How You Can Defy Expectations By Joining The Peace Corps After Age 50

In my book "Disrupt Aging" I talk about the concept of encore careers in reference to people age 50-plus who, after having concluded their "first" career, embark on a new one -- an encore career -- which is frequently one that encompasses some form of social impact.

Encore careers represent a fresh, new approach to the old "you-work-and-then-you-retire" paradigm and focus on the notion that maybe we're happier and more fulfilled if we think less about having freedom from work and more about having the freedom to work; less about accumulating income and more about also accumulating fulfillment by doing something you really care about - or perhaps doing something you've done for years, but doing it in a new place.

While it's clearly not a fit for everyone, one example is the rising incidence of people 50-plus joining the Peace Corps. Since it was established by President John F. Kennedy in 1961, Peace Corps volunteers have worked at grassroots levels in education, health, economic development, agriculture, environment and youth development in more than 140 nations.

But surely Peace Corps volunteers are all about 25, right? Well, actually, no.

The Peace Corps has no maximum-age cutoff and, in fact, seven percent of its current 7,000 volunteers are over the age of 50 -- and they're seeking more 50-plus volunteers. As one U.S. Peace Corps official recently said, "Older Peace Corps volunteers defy expectations of age to offer a worldly perspective through their service overseas. As they embark on the next chapter of their lives, they possess a wealth of life and professional experience that becomes a vital asset in connecting with their host communities and fellow volunteers."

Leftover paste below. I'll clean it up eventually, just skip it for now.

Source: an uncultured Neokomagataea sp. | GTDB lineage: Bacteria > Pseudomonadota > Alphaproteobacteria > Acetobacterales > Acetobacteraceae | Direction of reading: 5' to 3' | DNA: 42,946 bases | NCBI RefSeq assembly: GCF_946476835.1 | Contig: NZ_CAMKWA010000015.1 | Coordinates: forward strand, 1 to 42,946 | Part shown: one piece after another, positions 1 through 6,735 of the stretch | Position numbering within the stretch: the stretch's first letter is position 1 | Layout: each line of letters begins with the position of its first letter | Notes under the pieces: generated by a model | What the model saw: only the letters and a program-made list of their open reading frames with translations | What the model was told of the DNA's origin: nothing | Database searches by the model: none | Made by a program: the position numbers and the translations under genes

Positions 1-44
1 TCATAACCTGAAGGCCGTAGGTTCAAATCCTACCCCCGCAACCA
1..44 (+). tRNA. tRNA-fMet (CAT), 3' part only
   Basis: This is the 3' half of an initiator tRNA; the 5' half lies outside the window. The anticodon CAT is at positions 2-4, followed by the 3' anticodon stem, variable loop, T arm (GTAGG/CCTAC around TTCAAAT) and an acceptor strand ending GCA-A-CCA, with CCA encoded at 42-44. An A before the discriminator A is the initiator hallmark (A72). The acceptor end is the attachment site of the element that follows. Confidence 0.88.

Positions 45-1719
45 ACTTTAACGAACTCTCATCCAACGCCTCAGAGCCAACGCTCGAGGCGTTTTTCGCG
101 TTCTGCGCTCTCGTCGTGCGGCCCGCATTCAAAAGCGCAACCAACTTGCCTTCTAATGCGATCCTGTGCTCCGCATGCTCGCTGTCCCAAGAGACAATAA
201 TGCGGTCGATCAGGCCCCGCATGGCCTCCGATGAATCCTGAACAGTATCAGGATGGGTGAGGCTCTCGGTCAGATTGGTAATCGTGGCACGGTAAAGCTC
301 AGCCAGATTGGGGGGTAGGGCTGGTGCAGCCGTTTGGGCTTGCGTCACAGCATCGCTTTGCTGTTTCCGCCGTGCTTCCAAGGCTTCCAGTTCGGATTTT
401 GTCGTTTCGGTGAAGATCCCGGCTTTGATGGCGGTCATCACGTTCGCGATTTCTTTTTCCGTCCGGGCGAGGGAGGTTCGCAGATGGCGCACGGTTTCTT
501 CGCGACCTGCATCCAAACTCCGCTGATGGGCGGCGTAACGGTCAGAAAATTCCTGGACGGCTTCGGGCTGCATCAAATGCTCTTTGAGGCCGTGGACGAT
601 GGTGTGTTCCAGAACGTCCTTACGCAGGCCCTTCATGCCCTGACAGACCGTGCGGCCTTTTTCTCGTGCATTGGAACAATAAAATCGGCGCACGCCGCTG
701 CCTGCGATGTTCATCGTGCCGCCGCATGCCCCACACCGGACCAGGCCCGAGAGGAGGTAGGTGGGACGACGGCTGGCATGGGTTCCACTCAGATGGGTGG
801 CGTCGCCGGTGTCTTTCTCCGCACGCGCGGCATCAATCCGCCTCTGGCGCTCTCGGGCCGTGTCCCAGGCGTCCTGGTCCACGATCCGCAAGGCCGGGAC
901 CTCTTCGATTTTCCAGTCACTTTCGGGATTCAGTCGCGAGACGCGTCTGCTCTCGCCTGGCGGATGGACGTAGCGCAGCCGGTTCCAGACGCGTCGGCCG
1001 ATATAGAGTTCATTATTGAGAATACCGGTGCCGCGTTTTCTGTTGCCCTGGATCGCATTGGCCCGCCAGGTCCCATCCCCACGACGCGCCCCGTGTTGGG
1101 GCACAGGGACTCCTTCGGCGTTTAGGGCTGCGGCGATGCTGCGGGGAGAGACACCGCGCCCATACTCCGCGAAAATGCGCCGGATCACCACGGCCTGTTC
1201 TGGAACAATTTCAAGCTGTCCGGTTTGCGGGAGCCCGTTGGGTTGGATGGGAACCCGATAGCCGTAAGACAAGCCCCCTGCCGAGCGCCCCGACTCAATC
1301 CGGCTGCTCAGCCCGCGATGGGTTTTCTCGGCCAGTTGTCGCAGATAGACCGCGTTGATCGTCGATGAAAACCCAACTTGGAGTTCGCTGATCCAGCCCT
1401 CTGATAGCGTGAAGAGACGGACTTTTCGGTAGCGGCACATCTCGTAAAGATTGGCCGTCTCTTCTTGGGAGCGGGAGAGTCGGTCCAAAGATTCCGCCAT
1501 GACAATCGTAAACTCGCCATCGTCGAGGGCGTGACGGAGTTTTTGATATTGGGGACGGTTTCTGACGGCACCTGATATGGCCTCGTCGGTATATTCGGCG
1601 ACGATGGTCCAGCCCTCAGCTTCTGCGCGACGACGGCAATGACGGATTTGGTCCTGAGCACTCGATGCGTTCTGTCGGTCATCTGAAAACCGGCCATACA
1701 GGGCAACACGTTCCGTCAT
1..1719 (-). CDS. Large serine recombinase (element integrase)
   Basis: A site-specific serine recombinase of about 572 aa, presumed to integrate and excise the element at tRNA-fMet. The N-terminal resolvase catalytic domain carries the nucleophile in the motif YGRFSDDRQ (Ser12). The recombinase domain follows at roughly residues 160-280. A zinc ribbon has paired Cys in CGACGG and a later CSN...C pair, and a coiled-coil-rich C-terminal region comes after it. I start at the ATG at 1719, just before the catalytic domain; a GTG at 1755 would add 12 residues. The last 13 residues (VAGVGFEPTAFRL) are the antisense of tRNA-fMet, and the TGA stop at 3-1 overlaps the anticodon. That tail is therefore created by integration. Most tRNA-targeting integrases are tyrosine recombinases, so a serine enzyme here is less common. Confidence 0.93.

Need some inspiration or real-life examples?

Take a look at recent retiree Susan Schneider. She was just 11-years-old when President Kennedy founded the Peace Corps and now, at 65, she's achieving her childhood dream of becoming a volunteer. Susan will teach English in Tanzania and has spent more than a year preparing for service by learning Swahili and teaching English to refugees in her hometown.

Or there's Alice Carter who last year, at the age of 86, embarked on a Peace Corps deployment to Morocco and is still serving there. Alice and Susan are just two of approximately 500 U.S. Peace Corps volunteers over the age of 50 currently serving around the world. We'll be covering Alice, Susan and other 50-plus Peace Corps volunteers in greater detail in a future issue of AARP Bulletin but I wanted to mention them in this column as examples of people 50-plus (sometimes way plus) taking bold steps to Disrupt Aging.

Whether teaching English in the Philippines, creating libraries in Uganda, or any of the other vital projects in which Peace Corps volunteers are engaged in Africa, Latin America, Asia, Eastern Europe, The Caribbean, North Africa, the Middle East and the Pacific Islands, older Peace Corps volunteers like Alice, Susan and many hundreds of others have established a very significant presence in communities around the globe.

Your own encore career might be something closer to home but wherever you choose to embark on it -- whether down the street or on the other side of the world -- the idea is that staying active is the key to living a life of possibility, connection, and growth. Disrupt Aging!

About the author:
Jo Ann Jenkins is CEO of AARP. Jenkins's debut book,
is published by NYC-based Public Affairs.

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